– Female, started prostitution at age 14, Winnipeg[xxvii]

Profiles of the exploiters

Prostitute users encompass the categories of the sex exploiter discussed above. There is evidence of pedophiles and preferential abusers as well as situational abusers and third-party exploiters. Child sex exploiters in Canada are drawn primarily from the following groups that are typically prone to prostitute use: the military, seamen and truckers, temporary farm workers, traveling businessmen, tourists, expatriates, aid workers, employers of domestic workers in addition to local prostitute users.[xxviii]

Research in British Columbia found that there are at least two categories of pimps: professional pimps and “popcorn” pimps.[xxix] A professional pimp has control over a number of girls while a “popcorn” pimp is typically a casual boyfriend or associate on more equal footing with the female (the girl sells sex, the boy sells drugs, and they share the earnings.)[xxx]

Exploiters are skilled in identifying areas in local neighbourhoods, particularly where youth are unsupervised, to procure children for the sex trade. Popular recruiting places include malls, video arcades, fast food restaurants, record stores, community centres, bus stations, and movie theatres.[xxxi]

Trafficking

            Trafficking of children in Canada is a significant problem, both internationally and domestically, especially in the larger cities such as Vancouver, British Columbia, and Toronto, Ontario. According to an American INS agent, a group of American and Canadian exploiters calling themselves “the West Coast Players” are actively involved in trafficking Canadian children to Los Angeles for the sex trade.[xxxii] Canadian law enforcement officials also believe that American girls are being trafficked into Canada from the USA. In 1998, an exploiter and his co-defendants were convicted on eight counts of transporting minors from Canada across the USA-Canadian border and across state lines for prostitution.[xxxiii] Traffickers have flown into Toronto and Vancouver and transported women and children over land into the USA. Toronto is a popular transit point with the Russians as there are over 150,000 Russians living there.[xxxiv]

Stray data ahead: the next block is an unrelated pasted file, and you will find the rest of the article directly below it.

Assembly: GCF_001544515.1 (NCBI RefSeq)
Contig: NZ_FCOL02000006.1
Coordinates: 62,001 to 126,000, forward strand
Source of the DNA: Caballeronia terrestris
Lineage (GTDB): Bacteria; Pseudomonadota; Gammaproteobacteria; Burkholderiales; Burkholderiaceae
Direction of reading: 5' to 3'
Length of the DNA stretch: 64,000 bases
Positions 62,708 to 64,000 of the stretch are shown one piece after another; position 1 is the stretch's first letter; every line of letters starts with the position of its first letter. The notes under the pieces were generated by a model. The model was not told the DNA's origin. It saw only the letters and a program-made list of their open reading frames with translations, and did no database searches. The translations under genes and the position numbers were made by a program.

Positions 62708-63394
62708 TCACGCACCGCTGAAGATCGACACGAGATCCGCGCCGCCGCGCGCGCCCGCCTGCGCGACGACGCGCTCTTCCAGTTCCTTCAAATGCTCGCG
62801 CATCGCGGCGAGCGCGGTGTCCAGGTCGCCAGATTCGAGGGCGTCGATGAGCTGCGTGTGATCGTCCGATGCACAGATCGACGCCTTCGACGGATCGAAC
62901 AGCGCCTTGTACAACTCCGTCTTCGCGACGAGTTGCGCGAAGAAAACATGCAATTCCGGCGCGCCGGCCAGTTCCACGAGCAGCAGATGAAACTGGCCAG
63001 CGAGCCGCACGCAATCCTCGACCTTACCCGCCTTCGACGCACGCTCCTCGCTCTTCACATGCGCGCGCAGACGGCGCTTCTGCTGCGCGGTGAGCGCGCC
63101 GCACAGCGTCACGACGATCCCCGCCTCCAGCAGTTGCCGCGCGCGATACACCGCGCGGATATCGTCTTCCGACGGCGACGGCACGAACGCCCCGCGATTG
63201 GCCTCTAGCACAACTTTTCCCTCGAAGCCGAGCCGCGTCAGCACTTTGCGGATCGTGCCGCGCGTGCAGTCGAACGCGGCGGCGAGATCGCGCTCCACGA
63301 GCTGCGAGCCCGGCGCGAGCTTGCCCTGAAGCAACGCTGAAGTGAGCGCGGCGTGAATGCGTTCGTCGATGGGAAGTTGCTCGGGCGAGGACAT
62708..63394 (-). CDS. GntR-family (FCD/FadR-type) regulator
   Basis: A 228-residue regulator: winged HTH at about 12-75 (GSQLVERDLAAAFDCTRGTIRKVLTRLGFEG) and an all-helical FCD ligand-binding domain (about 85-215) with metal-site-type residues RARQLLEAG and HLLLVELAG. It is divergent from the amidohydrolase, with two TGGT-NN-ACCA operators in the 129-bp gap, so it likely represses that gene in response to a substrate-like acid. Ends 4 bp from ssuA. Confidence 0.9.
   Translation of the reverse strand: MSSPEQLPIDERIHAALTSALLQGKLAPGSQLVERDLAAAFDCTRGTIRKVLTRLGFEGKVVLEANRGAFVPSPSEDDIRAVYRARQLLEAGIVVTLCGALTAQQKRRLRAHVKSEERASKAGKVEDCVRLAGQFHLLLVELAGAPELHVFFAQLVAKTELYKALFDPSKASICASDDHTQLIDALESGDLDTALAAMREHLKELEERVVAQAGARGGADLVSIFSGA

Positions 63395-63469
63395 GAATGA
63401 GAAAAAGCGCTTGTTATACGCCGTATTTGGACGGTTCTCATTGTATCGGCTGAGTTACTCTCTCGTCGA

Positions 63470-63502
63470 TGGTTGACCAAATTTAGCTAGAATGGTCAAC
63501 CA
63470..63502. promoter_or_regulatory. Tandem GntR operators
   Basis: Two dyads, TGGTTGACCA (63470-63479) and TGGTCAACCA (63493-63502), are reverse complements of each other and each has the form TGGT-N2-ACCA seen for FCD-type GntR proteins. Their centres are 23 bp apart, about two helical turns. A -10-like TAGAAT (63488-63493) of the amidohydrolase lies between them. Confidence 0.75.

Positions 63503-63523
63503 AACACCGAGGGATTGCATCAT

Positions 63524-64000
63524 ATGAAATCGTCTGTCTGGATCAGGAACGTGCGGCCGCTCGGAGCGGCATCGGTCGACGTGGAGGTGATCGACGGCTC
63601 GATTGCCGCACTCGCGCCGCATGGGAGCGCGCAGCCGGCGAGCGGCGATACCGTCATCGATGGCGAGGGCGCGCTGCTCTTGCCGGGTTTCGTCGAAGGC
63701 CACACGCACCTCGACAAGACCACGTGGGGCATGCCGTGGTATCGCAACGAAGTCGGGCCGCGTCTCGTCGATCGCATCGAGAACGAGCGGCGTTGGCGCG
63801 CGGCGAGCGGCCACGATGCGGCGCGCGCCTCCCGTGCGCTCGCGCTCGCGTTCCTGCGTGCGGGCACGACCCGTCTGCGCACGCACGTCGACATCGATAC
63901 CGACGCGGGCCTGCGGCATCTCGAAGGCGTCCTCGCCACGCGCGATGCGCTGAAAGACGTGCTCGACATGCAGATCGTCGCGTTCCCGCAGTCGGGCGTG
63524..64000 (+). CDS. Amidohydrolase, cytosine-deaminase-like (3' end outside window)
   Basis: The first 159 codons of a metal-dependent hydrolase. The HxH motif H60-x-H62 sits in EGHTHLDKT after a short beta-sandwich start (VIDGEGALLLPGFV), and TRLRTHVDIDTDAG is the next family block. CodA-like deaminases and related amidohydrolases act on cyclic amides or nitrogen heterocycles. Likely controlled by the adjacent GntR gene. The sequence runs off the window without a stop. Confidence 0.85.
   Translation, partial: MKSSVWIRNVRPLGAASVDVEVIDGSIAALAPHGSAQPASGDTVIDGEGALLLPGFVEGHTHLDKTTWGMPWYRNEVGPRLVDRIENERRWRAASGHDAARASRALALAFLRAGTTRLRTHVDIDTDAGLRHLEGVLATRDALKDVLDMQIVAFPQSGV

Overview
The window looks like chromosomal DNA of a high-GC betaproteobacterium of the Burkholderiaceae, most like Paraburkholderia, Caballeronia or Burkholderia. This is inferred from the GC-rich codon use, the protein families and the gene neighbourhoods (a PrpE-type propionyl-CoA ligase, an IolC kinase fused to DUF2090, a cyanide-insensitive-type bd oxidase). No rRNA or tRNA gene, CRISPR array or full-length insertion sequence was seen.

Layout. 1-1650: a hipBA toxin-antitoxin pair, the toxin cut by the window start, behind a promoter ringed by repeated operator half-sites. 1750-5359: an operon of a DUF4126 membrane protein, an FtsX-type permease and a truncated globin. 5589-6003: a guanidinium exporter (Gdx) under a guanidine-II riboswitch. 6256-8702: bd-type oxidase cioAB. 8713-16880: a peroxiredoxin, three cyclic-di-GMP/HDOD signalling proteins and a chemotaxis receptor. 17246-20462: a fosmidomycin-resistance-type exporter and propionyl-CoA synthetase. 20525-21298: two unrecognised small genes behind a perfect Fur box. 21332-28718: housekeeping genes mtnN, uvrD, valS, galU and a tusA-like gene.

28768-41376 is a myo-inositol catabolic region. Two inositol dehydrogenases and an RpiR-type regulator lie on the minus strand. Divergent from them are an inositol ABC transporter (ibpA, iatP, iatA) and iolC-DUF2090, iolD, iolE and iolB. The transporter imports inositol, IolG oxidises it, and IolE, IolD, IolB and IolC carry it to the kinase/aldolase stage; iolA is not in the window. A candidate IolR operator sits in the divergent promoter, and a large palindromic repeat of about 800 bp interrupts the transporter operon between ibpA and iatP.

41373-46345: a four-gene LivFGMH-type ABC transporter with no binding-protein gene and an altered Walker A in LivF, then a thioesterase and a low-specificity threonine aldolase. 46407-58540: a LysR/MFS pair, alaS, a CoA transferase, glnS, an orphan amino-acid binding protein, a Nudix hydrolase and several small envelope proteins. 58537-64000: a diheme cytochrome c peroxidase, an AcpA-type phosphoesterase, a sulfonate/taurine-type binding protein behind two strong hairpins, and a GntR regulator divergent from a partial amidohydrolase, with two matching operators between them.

National legislation pertaining to CSEC

While prostitution is legal for adults in Canada, selling sex is illegal for minors under the age of 18. It is a criminal offense for anyone to profit from prostitution of another person under the age of 18 years. This includes aiding, abetting, counseling, or compelling the person under age 18 to engage in prostitution with any person, and using, threatening, or attempting to use violence, intimidation, or coercion.